|Approx. Weight||Feels Light|
|Skier Level||Advanced - Expert|
|Ski Shape||Directional Twin|
|Core Material||Aspen, Nanolite, Fiberglass, Metal|
|On Snow Feel|
K2 Pinnacle 105 2016 Review by A Better Ski
For me K2 has kind of fallen off the map the last few years, but the new Pinnacle series has me really excited about them again. I had the chance to test both the Pinnacle 95 and Pinnacle 105 this past spring, and fell in love with both of these skis. For me, these were two of the best all mountain skis I had the chance to test, and even though I feel like the term “quiver of one” has been thrown around a bit too much, these two skis definitely fit that description. First up is the K2 Pinnacle 105. This ski is light-weight, easy to maneuver, playful, and yet very solid on groomers and hard pack snow. If you’re looking for one ski to do it all, the K2 Pinnacle 105 comes pretty darn close.
2016 K2 Pinnacle 105 On Mountain Video Ski Review
2016 K2 Pinnacle 105 On Mountain Ski Review
Conditions: Soft Groomers, Soft Chop, Hard Packed Groomers, Frozen Crud
Boots: Rossignol Alias Sensor 120
Bindings: Marker Griffen
On the Snow Feel: The K2 Pinnacle 105 is somehow very playful, and yet very stable. It really does offer the best of both worlds. Slash and surf all you want in softer snow, and carve deep trenches at speed the next run.
Powder: The K2 Pinnacle 105 is built with an all-terrain rocker profile to help increase float and maneuverability. We never had the chance to test it out in really deep snow, but in 5 inches or so of fresh snow the ski was an absolute blast to ski. At 105mm underfoot, it’s not going to have fantastic float, nor will be a dedicated powder ski. However, this is one of the more maneuverable, and easy to pivot skis I have tested in a long time. It was very easy to slash, slarve, and surf any sort of turns in softer snow. I could easily see this becoming a favorite ski of mine for anything under a foot of snow. It will offer just enough float in those conditions to have some serious fun, but as things get deeper I feel like I’d be longing for a bit more width and float.
Turn Initiation and Carving: The Pinnacle series is designed with what K2 calls Konic technology. Without going into too much detail, this basically means that the ski has been beefed up in areas where power is needed, and lightened elsewhere to reduce overall weight. The first thing I noticed was just how low the swing weight was on the K2 Pinnacle 105. It was so easy to pivot and maneuver this ski, even at slower speeds. Once on edge, the ski felt very quick and nimble, and yet it was surprisingly stable. The K2 Pinnacle 105 has a moderate 17m turn radius, and it felt really quick from edge to edge. The tail is slightly upturned, but I never had any issues with the ski feeling washy. Actually the ski felt surprising locked in even on firm to hard-pack snow. The biggest surprise for me though, was when opening things up and letting them run. When I pointed them downhill with some speed, they actually felt pretty darn stable. I love being able to vary turn shape without a whole lot of effort, and the K2 Pinnacle 105 seemed pretty happy making turns of pretty much any shape.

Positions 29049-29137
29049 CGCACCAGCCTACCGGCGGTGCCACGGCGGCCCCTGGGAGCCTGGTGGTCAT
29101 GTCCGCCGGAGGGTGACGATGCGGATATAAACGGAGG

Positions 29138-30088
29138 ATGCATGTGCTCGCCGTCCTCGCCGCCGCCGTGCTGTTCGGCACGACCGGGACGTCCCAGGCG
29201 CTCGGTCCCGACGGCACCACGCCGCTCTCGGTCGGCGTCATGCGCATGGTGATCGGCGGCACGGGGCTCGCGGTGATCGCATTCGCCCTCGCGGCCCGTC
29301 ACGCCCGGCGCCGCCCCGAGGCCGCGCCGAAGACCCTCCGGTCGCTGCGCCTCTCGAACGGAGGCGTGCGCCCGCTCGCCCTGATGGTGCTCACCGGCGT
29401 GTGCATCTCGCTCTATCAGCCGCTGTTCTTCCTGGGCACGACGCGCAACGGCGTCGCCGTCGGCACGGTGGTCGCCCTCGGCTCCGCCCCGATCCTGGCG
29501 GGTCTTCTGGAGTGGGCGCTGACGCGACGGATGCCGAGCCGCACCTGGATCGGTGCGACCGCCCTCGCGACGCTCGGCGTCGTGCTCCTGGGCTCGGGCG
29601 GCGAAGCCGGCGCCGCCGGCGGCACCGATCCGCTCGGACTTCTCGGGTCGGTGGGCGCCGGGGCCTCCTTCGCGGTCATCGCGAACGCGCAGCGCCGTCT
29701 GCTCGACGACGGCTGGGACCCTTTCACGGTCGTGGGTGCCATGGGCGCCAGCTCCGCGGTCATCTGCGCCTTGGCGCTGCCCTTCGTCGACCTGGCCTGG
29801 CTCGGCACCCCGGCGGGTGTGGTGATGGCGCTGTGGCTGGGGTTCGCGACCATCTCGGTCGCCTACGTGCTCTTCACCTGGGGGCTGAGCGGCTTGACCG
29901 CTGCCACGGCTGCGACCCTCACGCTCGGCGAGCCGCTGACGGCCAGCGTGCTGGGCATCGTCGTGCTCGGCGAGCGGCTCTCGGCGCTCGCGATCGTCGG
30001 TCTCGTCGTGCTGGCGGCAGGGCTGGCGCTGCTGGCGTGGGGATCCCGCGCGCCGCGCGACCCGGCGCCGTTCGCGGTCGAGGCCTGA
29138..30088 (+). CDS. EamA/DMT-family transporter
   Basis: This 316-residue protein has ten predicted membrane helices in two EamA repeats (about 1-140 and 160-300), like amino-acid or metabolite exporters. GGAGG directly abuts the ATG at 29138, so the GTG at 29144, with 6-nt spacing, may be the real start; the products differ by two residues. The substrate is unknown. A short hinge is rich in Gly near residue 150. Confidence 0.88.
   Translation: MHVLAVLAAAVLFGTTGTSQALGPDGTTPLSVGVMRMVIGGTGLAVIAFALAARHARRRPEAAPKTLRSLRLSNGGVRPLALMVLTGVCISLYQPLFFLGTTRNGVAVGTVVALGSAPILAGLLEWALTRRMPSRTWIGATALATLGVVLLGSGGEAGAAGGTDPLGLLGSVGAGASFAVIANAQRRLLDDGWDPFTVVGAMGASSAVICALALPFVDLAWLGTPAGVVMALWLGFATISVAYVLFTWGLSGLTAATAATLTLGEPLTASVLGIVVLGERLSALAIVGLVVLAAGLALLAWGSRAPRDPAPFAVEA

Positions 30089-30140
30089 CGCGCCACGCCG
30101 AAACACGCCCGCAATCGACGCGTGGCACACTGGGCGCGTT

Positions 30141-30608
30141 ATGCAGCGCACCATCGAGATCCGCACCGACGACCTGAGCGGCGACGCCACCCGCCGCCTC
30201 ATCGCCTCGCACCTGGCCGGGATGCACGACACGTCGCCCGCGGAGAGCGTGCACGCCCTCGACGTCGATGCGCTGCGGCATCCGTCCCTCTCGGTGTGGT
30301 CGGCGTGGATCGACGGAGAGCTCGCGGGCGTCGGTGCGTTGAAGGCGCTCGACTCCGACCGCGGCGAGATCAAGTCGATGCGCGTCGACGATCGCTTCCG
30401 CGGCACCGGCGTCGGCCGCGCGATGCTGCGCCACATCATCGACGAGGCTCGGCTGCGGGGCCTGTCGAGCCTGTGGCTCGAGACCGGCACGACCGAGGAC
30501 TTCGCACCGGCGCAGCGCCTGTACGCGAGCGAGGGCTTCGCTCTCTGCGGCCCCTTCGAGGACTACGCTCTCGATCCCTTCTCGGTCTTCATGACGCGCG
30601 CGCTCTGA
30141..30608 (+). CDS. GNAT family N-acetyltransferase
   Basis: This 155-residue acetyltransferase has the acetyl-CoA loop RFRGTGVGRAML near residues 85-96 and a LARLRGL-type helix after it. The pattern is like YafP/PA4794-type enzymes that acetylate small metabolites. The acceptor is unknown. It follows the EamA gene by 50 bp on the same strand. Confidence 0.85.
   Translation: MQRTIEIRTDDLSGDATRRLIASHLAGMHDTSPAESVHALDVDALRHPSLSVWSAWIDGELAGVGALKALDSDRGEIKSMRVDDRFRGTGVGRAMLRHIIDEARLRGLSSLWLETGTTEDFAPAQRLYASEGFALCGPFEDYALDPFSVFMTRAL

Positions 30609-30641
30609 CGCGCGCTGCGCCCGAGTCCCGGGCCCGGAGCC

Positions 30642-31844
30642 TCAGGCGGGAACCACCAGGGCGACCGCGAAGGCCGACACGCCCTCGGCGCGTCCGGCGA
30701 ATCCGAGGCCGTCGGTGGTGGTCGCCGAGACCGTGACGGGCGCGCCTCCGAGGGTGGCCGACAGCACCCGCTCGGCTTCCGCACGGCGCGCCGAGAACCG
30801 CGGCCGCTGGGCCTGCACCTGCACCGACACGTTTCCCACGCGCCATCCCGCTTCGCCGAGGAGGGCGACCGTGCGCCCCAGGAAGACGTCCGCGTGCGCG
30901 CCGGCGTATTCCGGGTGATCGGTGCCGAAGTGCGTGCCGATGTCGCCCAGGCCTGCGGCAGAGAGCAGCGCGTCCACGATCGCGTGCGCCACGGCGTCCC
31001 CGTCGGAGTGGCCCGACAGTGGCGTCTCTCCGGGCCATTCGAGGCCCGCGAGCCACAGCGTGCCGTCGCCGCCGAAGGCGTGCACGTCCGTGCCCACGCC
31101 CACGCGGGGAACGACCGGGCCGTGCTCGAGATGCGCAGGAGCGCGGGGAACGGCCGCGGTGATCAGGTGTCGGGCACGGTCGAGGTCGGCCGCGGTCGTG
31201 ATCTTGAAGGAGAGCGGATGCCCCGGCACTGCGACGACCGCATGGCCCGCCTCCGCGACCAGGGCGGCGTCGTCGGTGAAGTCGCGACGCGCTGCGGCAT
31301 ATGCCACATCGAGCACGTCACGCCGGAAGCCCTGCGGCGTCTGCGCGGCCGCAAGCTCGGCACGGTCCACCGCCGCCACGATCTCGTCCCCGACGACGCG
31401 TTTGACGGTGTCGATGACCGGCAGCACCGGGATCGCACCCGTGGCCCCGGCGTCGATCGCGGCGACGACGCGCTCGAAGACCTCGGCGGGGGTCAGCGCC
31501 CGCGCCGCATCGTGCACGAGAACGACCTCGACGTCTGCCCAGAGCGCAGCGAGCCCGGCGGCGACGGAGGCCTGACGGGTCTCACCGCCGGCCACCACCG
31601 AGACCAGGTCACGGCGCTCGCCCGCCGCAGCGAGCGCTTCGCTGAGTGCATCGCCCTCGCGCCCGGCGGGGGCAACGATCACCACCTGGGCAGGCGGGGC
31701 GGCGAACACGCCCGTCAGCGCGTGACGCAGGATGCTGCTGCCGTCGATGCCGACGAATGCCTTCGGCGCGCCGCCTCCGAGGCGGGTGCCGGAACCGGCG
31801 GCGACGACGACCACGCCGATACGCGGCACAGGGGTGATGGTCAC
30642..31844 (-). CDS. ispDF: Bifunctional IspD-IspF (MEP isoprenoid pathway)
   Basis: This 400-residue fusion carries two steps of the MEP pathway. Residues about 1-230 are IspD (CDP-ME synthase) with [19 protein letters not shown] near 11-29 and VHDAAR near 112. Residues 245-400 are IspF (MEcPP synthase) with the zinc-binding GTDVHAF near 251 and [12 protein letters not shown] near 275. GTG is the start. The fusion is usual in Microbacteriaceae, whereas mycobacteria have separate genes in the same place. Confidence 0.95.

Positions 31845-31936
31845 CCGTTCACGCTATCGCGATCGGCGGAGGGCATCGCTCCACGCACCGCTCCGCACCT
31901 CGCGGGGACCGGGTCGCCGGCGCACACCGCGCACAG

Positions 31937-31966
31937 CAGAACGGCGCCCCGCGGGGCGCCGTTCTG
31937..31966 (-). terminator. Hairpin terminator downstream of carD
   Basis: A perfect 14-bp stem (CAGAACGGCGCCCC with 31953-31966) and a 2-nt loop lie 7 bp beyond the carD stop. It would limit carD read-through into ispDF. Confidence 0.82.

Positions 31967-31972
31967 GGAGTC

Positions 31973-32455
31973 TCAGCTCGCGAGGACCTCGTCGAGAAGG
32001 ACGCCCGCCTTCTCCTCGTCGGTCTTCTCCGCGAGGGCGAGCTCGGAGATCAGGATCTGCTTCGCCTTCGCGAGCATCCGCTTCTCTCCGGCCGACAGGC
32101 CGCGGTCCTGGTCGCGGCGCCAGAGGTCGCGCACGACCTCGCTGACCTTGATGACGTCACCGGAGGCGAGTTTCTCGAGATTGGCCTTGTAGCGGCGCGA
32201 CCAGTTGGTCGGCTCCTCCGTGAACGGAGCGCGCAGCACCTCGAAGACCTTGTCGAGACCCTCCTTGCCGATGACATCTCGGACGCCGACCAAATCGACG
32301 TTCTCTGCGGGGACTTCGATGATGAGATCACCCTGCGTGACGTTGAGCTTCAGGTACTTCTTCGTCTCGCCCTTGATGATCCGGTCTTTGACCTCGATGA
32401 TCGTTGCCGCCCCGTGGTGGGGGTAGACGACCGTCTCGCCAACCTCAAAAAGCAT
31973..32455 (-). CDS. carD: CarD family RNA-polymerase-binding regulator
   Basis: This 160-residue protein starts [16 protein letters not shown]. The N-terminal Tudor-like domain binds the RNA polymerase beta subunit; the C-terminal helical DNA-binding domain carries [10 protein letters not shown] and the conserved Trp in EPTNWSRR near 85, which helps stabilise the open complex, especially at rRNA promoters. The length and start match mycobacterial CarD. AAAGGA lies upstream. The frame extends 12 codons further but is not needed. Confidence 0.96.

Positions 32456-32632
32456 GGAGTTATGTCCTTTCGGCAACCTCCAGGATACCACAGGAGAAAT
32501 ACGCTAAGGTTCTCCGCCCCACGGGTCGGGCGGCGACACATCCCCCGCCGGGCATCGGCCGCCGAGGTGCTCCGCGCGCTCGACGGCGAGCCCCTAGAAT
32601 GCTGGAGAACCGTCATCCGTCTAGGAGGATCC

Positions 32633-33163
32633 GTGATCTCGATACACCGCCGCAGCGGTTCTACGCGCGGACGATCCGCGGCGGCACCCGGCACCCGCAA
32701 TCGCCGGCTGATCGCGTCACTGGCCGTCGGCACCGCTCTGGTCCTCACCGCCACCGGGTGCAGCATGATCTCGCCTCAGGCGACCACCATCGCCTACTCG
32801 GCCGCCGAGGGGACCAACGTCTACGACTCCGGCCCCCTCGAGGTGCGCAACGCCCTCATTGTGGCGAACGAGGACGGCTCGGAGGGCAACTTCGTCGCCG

Speed: Here’s where I feel the Konic technology really seems to help out. When you first pick up the K2 Pinnacle 105 they feel rather light, and I was a little worried that they wouldn’t be great at speed. Boy was I wrong. These things felt surprisingly damp and stable even when maching down groomers. It was surprising that a ski this playful and nimble was also great at speed. I never felt loose or unstable on smooth terrain, and yet it was still super easy to maneuver the ski around. I loved this combination. It’s perfect for those who want to ski fast and need a ski that is stable yet very responsive.
Uneven/Variable Terrain: This was another area I was pleasantly surprised with the K2 Pinnacle 105. Some of my favorite skis for variable terrain are beefy and heavy, allowing me to blast through crud with ease. The K2 Pinnacle 105 is neither heavy, nor super beefy, and I was a little worried that I wouldn’t be able to cut through crud very well. I was wrong again. The rocker line on the K2 Pinnacle 105 is relatively low profile, but it extends pretty far towards the center of the ski. This helps to “eat up” terrain pretty well. Even when speeding over crud and chop the K2 Pinnacle 105 remained pretty damp and stable. It was also great having such a nimble ski underfoot to maneuver around any obstacles I needed to. I wouldn’t necessarily say that the K2 Pinnacle 105 is a hard charging crud buster, but rather a fantastic mix of charger and finesse. It’s powerful enough to blast through some crud, and nimble enough to bounce around everything else.
Edge Hold: Edge hold of the K2 Pinnacle 105 felt great on firm to hard pack groomers. The only area I’d hesitate to say the 105 was great is icy steeps, but I also wouldn’t say it was bad here either.
The K2 Pinnacle 105 was a great surprise for me. It is one of the best all-mountain skis that I have skied from K2 in a long time. It was also one of the best “quiver of one” skis that I have tested of any brand for 2015/2016. This isn’t necessarily a ski for everyone, but it offers such a nice balance of skills that it will cater to a wide variety of skiers. K2 really did a great job blending playfulness, easy turn initiation, and quickness, with power, liveliness, stability and dampness. It really is a true “quiver of one” type ski that is somehow part charger, part finesse, and 100% fun.
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